My house was built in 1910 with an addition put on in 1950. It is a hodge-podge of history with mains wiring, telephone and gas utilities from different eras. Some have been updated and some have not. There is always something for me to do around here.  Grin
 I was working above the semi-finished attic ceiling one day cleaning up debris from a re-roof and noticed a stranded, copper longwire just below the peak of the roof. I located where the end terminated behind a wall at a coupling with a PHILCO tradename on it.
 I decided to put the longwire back to use and brought up my old PHILCO 37-610 to listen to. Actually I am above a lot of RFI and ambient noise in the attic and enjoy listening as someone else did some decades ago.
 Those Shorpy images of days gone by are absolutely wonderful.
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KC9YTJ
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« Reply #5 on: June 03, 2015, 11:46:45 AM »

When working in attics of older homes, putting in air conditioning in the Kokomo, IN area over 40 years ago, we used to find old wire antennae strung up under the roof joists all the time.  Some of them were probably still in use Smiley
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KJ6ZOL
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« Reply #6 on: June 03, 2015, 01:38:42 PM »

I've heard that people would hang wires out the windows of their apartments. Apparently, B-list stars in Hollywood all had wires hanging from their apt windows. Being a radio geek was cool then.  Grin Grin Up here in Sacramento we don't have that many old homes, so the chances of finding something cool like that is low. HOWEVER, when I was living in a rooming house downtown that was once a cheap motel, I noticed a "blank" plug box cover on one wall. I took it off and lo and behold there was a piece of 300 ohm twinlead that likely had been used for TV or radio reception in the rooms. So, I hooked it to my TV. It worked better than my Rat Shack brand rabbit ears.  Grin Grin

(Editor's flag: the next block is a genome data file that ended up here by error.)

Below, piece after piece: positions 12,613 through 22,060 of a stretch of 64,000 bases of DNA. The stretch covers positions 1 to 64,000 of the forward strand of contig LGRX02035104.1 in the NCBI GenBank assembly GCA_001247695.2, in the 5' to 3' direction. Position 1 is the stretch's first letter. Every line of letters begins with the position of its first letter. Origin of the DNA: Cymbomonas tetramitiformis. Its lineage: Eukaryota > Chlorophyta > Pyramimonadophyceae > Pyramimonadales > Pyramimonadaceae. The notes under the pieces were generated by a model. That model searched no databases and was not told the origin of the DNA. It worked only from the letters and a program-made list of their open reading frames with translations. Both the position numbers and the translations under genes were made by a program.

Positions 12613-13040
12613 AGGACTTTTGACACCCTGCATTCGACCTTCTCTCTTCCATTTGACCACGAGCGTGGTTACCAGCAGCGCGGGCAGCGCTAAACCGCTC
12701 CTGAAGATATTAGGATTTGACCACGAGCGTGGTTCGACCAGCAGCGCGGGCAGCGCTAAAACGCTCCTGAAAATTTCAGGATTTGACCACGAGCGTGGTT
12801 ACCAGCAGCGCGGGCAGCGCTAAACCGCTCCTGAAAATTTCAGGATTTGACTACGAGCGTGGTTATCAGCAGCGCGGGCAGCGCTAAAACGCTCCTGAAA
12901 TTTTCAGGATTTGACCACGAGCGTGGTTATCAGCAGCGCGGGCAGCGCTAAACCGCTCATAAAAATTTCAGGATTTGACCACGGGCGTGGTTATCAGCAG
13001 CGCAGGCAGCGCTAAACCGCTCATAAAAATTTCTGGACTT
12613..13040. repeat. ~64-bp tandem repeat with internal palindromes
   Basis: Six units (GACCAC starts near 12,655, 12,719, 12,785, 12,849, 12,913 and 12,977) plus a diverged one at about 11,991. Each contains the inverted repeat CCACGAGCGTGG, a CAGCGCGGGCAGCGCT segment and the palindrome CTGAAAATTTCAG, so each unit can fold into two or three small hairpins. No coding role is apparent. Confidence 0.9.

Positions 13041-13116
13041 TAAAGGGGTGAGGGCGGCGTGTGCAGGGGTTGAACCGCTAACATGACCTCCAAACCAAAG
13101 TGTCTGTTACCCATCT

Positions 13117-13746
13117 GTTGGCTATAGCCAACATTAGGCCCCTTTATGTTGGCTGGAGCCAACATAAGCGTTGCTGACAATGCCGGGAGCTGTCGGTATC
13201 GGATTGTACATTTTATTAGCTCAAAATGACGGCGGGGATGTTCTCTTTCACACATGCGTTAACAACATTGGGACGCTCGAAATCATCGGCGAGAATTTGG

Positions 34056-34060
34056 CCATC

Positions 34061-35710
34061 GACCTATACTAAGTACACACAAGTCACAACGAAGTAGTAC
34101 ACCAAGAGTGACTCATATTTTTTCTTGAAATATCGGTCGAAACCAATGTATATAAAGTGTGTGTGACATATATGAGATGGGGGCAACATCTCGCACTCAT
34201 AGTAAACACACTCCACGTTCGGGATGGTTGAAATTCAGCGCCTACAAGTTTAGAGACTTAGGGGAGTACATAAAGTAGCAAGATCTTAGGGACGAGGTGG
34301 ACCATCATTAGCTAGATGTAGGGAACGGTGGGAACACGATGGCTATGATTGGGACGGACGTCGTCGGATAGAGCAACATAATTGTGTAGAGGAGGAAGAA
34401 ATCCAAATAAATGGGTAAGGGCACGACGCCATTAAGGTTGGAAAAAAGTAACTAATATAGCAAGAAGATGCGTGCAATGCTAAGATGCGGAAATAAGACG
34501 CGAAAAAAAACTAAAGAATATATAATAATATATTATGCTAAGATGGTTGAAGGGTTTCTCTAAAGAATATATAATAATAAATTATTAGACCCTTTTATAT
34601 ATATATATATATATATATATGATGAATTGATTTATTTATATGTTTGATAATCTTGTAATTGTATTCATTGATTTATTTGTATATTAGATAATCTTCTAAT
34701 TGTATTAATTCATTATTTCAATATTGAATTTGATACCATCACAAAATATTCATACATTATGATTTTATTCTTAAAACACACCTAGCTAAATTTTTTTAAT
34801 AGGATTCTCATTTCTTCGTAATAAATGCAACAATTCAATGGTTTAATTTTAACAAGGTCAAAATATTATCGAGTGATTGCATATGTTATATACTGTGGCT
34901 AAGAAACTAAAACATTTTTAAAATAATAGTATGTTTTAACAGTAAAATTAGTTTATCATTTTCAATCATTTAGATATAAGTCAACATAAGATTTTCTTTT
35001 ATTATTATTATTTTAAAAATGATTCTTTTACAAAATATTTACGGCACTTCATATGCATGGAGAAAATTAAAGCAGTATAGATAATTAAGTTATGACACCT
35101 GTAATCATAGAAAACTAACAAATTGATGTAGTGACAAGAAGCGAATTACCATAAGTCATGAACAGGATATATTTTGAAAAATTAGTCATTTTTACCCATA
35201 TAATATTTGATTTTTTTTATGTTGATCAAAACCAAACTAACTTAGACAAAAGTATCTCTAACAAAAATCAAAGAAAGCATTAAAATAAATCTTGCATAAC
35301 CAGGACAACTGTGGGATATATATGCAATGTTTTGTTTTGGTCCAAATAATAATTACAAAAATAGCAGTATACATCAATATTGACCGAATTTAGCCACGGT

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KJ6ZOL
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« Reply #7 on: June 03, 2015, 01:41:15 PM »

Longwires were king when AM and SW were the main modes. Yagis showed up after the war for the new FM and TV bands.
 My house was built in 1910 with an addition put on in 1950. It is a hodge-podge of history with mains wiring, telephone and gas utilities from different eras. Some have been updated and some have not. There is always something for me to do around here.  Grin
 I was working above the semi-finished attic ceiling one day cleaning up debris from a re-roof and noticed a stranded, copper longwire just below the peak of the roof. I located where the end terminated behind a wall at a coupling with a PHILCO tradename on it.
 I decided to put the longwire back to use and brought up my old PHILCO 37-610 to listen to. Actually I am above a lot of RFI and ambient noise in the attic and enjoy listening as someone else did some decades ago.
 Those Shorpy images of days gone by are absolutely wonderful.